But what has not been publicly acknowledged is the claim, made
to us by 2 Blackwater mercenaries, that they are actually
engaged in general law enforcement activities including
"securing neighborhoods" and "confronting criminals."

That raises a key question: under what authority are
Blackwater's men operating? A spokesperson for the Homeland
Security Department, Russ Knocke, told the Washington Post he
knows of no federal plans to hire Blackwater or other private
security. "We believe we've got the right mix of personnel in
law enforcement for the federal government to meet the demands
of public safety." he said.

But in an hour-long conversation with several Blackwater
mercenaries, we heard a different story. The men we spoke with
said they are indeed on contract with the Department of
Homeland Security and the Louisiana governor's office and that
some of them are sleeping in camps organized by Homeland
Security in New Orleans and Baton Rouge.

One of them wore a gold Louisiana state law enforcement badge
and said he had been "deputized" by the governor. They told us
they not only had authority to make arrests but also to use
lethal force.

We encountered the Blackwater forces as we walked through the
streets of the largely deserted French Quarter. We were
talking with 2 New York Police officers when an unmarked car
without license plates sped up next to us and stopped. Inside
were 3 men, dressed in khaki uniforms, flak jackets and
wielding automatic weapons. "Y'all know where the Blackwater
guys are?" they asked. One of the police officers responded,
"There are a bunch of them around here," and pointed down the

"Blackwater?" we asked. "The guys who are in Iraq?"

"Yeah," said the officer. "They're all over the place."

A short while later, as we continued down Bourbon Street, we
ran into the men from the car. They wore Blackwater ID badges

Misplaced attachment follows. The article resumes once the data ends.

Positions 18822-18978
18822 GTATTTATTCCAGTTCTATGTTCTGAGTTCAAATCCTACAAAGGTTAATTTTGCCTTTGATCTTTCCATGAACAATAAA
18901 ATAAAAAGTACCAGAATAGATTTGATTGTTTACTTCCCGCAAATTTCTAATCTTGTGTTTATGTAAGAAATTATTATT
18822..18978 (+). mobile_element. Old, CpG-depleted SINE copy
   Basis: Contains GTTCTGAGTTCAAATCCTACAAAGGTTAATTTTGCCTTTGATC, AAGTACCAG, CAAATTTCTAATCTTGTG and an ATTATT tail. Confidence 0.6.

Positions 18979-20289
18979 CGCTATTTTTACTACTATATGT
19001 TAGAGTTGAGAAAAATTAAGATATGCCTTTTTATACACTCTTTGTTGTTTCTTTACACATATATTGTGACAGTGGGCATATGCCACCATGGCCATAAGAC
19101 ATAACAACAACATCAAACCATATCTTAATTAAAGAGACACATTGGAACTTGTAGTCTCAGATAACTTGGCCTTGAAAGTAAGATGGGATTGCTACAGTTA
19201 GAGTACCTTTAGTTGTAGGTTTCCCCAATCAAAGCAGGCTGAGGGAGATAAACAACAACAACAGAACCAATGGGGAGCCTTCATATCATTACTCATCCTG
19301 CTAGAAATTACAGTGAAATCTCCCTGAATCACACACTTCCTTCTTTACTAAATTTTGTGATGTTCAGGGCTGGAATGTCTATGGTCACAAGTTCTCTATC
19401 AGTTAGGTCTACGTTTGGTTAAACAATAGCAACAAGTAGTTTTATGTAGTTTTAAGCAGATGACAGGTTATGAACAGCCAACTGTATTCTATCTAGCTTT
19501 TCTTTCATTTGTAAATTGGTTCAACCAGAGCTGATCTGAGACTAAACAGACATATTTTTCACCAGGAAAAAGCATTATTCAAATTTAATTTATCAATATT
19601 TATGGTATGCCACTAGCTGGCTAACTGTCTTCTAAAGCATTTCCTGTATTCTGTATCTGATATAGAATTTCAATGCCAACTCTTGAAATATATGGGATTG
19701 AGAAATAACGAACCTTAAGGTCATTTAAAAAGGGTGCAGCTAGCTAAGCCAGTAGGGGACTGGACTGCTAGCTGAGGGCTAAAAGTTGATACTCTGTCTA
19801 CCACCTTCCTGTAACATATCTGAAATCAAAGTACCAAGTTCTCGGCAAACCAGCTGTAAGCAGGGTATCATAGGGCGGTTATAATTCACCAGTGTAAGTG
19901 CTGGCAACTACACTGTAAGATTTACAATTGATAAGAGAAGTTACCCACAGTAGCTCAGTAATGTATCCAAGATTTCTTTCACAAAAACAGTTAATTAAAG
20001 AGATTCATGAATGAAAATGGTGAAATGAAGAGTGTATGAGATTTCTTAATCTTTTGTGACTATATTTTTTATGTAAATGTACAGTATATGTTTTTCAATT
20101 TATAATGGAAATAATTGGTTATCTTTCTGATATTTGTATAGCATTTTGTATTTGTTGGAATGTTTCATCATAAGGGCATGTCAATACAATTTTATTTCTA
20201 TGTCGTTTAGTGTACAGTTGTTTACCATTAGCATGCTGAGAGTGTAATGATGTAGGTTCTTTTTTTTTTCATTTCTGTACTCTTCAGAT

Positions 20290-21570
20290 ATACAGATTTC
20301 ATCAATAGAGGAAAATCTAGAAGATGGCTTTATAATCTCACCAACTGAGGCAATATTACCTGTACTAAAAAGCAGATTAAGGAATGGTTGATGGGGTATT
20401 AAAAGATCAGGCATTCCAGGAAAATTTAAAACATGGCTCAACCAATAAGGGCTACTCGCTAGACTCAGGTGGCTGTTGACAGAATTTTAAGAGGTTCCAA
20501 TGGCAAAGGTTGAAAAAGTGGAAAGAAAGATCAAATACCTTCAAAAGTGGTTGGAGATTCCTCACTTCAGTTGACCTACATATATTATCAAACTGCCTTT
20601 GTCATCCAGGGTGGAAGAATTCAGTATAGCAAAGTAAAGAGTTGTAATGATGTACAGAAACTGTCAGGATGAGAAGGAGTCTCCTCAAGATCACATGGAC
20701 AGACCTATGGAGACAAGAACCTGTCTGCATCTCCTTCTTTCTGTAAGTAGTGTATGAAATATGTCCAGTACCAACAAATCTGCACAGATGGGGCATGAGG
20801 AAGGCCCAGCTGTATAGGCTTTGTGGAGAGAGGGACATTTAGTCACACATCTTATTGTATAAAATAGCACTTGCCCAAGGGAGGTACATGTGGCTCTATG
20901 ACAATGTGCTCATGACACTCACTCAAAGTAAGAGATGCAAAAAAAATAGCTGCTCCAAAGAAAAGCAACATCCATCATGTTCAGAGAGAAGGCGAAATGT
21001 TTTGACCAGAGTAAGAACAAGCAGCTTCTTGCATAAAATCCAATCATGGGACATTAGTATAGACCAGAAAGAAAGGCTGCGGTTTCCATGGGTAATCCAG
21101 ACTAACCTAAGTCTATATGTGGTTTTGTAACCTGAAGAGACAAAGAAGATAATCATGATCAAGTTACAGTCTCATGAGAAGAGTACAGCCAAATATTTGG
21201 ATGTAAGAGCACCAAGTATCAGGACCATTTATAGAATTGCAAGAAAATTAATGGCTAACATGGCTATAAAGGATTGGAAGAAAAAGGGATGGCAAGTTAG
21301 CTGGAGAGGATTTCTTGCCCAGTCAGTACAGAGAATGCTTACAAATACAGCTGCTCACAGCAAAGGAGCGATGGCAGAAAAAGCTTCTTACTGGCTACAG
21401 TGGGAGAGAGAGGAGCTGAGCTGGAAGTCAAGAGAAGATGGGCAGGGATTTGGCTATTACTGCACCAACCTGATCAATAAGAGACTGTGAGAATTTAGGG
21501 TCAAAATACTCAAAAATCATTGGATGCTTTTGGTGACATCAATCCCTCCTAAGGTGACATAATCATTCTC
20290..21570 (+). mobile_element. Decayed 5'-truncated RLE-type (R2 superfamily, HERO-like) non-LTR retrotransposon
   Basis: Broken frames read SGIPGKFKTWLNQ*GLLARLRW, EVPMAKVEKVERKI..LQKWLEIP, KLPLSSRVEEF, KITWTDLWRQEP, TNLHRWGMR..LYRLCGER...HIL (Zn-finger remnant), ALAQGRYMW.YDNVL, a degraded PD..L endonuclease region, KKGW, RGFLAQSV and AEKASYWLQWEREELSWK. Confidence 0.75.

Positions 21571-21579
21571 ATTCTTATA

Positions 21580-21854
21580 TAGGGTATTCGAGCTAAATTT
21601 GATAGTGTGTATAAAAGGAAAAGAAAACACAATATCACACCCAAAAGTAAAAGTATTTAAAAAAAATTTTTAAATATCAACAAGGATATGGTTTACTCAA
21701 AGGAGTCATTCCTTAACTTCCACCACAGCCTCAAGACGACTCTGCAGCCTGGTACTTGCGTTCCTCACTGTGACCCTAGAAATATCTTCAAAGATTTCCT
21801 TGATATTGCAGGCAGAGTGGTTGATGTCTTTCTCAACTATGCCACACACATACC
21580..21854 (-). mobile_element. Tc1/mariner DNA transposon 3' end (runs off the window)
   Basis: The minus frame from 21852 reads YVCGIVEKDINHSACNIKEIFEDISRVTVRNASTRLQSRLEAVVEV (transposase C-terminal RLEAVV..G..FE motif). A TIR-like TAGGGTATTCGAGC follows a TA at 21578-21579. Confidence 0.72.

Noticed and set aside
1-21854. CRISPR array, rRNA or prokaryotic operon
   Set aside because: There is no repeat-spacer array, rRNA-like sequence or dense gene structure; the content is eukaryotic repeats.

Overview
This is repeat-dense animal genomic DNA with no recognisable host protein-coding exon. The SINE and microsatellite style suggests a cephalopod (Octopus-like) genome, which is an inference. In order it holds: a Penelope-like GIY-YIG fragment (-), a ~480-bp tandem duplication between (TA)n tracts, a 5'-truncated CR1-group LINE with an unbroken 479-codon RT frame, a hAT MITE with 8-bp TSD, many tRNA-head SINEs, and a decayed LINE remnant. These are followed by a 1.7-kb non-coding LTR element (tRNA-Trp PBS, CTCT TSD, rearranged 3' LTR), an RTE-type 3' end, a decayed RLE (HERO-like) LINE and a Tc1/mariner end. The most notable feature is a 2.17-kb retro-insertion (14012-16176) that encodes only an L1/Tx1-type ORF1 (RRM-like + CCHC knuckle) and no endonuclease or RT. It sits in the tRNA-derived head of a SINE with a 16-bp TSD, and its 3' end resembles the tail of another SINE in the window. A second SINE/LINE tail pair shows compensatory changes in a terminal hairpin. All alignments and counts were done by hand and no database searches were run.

on their arms.

"When they told me New Orleans, I said, 'What country is that
in?,'" said one of the Blackwater men. He was wearing his
company ID around his neck in a carrying case with the phrase
"Operation Iraqi Freedom" printed on it. After bragging about
how he drives around Iraq in a "State Department issued level
5, explosion proof BMW," he said he was "just trying to get
back to Kirkuk (in the north of Iraq) where the real action

Later we overheard him on his cell phone complaining that
Blackwater was only paying $350 a day plus per diem. That is
much less than the men make serving in more dangerous
conditions in Iraq. Two men we spoke with said they plan on
returning to Iraq in October. But, as one mercenary said,
they've been told they could be in New Orleans for up to 6
months. "This is a trend," he told us. "You're going to see a
lot more guys like us in these situations."

If Blackwater's reputation and record in Iraq are any
indication of the kind of "services" the company offers, the
people of New Orleans have much to fear.


Jeremy Scahill, a correspondent for the national radio and TV
program Democracy Now!, and Daniela Crespo are in New Orleans.
Visit for in-depth, independent,
investigative reporting on Hurricane Katrina. Email:


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Richard Moore (rkm)
Wexford, Ireland